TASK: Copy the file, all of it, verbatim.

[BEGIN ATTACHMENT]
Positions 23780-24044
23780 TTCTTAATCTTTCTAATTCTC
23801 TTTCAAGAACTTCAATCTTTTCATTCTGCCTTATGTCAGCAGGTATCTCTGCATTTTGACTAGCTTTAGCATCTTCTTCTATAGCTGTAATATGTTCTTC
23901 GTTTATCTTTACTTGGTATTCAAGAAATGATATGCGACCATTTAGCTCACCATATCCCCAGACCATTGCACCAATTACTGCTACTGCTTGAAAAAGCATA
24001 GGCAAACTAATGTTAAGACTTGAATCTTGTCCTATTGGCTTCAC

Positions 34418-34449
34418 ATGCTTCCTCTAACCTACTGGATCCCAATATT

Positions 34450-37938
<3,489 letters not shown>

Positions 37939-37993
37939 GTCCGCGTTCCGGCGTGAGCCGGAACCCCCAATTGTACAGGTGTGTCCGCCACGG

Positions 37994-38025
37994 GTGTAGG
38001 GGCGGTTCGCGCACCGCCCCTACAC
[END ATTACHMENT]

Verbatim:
Positions 23780-24044
23780 TTCTTAATCTTTCTAATTCTC
23801 TTTCAAGAACTTCAATCTTTTCATTCTGCCTTATGTCAGCAGGTATCTCTGCATTTTGACTAGCTTTAGCATCTTCTTCTATAGCTGTAATATGTTCTTC
23901 GTTTATCTTTACTTGGTATTCAAGAAATGATATGCGACCATTTAGCTCACCATATCCCCAGACCATTGCACCAATTACTGCTACTGCTTGAAAAAGCATA
24001 GGCAAACTAATGTTAAGACTTGAATCTTGTCCTATTGGCTTCAC

Positions 34418-34449
34418 ATGCTTCCTCTAACCTACTGGATCCCAATATT

Positions 34450-37938
<3,489 letters not shown>

Positions 37939-37993
37939 GTCCGCGTTCCGGCGTGAGCCGGAACCCCCAATTGTACAGGTGTGTCCGCCACGG

Positions 37994-38025
37994 GTGTAGG
38001 GGCGGTTCGCGCACCGCCCCTACAC